"Holler if Ya Hear Me," known to many on Broadway simply as the Tupac Shakur musical, officially opened in New York at the Palace Theatre on Thursday as one of the first shows of the new Broadway season.
The musical isn't a biography of the late rap star, who was killed at the age of 25 in 1996. The singer's mother, Afeni Shakur, reportedly didn't grant her son's life rights to the production. As a result, the production uses Shakur's music to tell a fictionalized story of a young man who returns to his inner-city block after a stint in prison.
Kenny Leon, who won a Tony Award for directing the recent revival of "A Raisin in the Sun," has staged the musical with a cast that includes Saul Williams as the protagonist, as well as Saycon Sengbloh as his former girlfriend and Tonya Pinkins as the mother of a drug dealer.
It remains unclear how the musical will fare commercially on Broadway, whose core demographic isn't usually the type that listens to rap music. Reviews of the show aren't bound to help, either.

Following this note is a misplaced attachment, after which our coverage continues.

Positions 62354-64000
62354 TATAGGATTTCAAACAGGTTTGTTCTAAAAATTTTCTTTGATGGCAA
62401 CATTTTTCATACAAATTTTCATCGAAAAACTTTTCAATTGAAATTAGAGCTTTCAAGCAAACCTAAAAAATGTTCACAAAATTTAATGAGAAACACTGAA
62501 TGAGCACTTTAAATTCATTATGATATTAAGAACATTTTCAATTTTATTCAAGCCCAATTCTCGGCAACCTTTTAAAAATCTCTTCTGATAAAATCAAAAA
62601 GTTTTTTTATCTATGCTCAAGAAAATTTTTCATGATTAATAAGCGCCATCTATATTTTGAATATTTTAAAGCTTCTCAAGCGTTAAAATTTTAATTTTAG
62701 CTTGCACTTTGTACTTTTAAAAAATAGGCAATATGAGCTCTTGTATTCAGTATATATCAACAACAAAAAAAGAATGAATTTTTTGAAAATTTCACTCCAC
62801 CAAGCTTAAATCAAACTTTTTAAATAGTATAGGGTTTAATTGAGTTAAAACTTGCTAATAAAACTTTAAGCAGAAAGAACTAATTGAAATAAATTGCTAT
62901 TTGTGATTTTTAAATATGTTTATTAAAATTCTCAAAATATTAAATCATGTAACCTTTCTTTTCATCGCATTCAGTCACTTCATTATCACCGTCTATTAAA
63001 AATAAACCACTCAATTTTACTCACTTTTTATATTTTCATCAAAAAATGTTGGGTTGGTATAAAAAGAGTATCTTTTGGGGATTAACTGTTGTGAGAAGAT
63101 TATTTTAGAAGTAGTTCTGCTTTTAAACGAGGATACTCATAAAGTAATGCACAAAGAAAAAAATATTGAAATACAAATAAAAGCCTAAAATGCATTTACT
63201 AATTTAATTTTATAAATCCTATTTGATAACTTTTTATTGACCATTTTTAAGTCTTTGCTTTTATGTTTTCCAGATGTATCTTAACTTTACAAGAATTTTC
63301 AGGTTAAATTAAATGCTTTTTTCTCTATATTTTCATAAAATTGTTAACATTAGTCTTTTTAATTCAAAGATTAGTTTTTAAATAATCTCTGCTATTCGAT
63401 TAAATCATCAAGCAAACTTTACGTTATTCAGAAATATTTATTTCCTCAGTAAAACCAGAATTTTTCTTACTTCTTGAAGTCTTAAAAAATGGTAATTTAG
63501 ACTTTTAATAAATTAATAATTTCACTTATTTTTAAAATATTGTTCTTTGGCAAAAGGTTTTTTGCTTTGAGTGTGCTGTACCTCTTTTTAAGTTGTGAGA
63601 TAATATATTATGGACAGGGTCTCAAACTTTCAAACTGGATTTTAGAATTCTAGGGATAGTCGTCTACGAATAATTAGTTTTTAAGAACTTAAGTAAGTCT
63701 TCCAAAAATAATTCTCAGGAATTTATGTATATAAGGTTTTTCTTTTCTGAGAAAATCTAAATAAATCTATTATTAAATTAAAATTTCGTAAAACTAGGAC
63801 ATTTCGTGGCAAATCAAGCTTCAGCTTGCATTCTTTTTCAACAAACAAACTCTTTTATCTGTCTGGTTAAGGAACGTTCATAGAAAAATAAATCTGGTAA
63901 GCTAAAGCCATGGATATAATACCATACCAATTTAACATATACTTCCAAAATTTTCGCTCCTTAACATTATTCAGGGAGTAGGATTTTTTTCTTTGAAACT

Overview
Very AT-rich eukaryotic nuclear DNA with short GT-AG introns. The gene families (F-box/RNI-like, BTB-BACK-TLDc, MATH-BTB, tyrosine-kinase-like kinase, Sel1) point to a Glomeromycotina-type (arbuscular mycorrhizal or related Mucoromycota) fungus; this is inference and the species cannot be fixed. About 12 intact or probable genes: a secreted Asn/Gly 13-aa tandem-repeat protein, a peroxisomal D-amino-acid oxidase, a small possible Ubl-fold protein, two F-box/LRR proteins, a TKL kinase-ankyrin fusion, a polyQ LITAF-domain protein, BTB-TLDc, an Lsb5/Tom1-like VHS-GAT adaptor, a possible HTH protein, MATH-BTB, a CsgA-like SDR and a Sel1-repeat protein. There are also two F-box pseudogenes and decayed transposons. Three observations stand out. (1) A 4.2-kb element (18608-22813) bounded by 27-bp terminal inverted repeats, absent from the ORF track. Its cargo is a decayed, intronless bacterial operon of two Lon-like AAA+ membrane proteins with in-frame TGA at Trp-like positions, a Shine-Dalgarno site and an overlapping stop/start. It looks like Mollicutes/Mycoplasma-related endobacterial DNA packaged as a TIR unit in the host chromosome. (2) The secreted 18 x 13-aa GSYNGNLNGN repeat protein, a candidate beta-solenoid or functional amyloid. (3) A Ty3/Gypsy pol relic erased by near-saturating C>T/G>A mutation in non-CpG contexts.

Charles Isherwood of the New York Times described the musical as "heartfelt but heavy-handed, as it punches home its message with a relentlessness that may soon leave you numb to the tragic story it's trying to tell." Still, the show "admirably yanks the jukebox musical, which has mostly been mired in the hit parade of the baby-boomer years, into the last decade of the 20th century."
Variety's Marilyn Stasio wrote that "while the musical numbers and sung-through poems fit snugly into the story, the story doesn’t support them... [the show] observes ill-defined characters inhabiting some indeterminate place and time."
Jesse Green of New York magazine called the show "oddly vague,"adding that the musical "has a big problem with stylistic monotony. Emotional monotony, too." Director Kenny Leon "seems to have been in a bit of a rush here, relying too often on stereotyped or shorthand gestures, movement patterns, and effects."
Newsday's Glenn Gamboa wrote that the musical "has flashes of brilliance, especially in its celebrations," but the plot often feels like "it's jumping through hoops to move from one stellar performance from the cast to the next."